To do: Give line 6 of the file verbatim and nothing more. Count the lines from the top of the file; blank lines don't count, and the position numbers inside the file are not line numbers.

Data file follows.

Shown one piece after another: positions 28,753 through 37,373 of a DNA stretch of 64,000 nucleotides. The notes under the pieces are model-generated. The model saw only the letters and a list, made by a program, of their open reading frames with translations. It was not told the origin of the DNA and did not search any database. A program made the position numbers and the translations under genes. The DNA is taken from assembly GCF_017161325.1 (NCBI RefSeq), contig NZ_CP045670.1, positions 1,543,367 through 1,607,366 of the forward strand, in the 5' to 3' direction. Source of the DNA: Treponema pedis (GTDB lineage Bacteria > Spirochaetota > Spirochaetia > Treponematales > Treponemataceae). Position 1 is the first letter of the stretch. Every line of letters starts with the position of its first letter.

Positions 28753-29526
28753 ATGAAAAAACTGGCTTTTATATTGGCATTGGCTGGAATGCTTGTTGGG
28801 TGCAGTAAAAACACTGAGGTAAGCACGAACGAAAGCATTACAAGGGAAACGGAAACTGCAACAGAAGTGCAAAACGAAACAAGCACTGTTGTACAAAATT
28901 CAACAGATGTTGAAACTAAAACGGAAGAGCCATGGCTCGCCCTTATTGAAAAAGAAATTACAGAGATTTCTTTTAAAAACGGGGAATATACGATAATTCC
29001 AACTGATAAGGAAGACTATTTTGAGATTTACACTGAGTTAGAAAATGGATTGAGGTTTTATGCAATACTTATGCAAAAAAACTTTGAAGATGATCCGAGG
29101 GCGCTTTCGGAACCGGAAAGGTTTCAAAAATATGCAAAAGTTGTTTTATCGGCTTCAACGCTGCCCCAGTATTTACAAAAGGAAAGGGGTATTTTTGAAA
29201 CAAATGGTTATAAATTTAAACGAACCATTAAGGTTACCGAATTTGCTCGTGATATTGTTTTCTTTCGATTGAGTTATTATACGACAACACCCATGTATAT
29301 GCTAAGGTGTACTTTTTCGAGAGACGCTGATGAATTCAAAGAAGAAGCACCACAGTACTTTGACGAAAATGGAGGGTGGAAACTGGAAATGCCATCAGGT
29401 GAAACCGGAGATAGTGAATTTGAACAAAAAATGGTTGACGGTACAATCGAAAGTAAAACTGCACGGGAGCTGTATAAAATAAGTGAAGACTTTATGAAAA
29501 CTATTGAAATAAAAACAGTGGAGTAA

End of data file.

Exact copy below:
29001 AACTGATAAGGAAGACTATTTTGAGATTTACACTGAGTTAGAAAATGGATTGAGGTTTTATGCAATACTTATGCAAAAAAACTTTGAAGATGATCCGAGG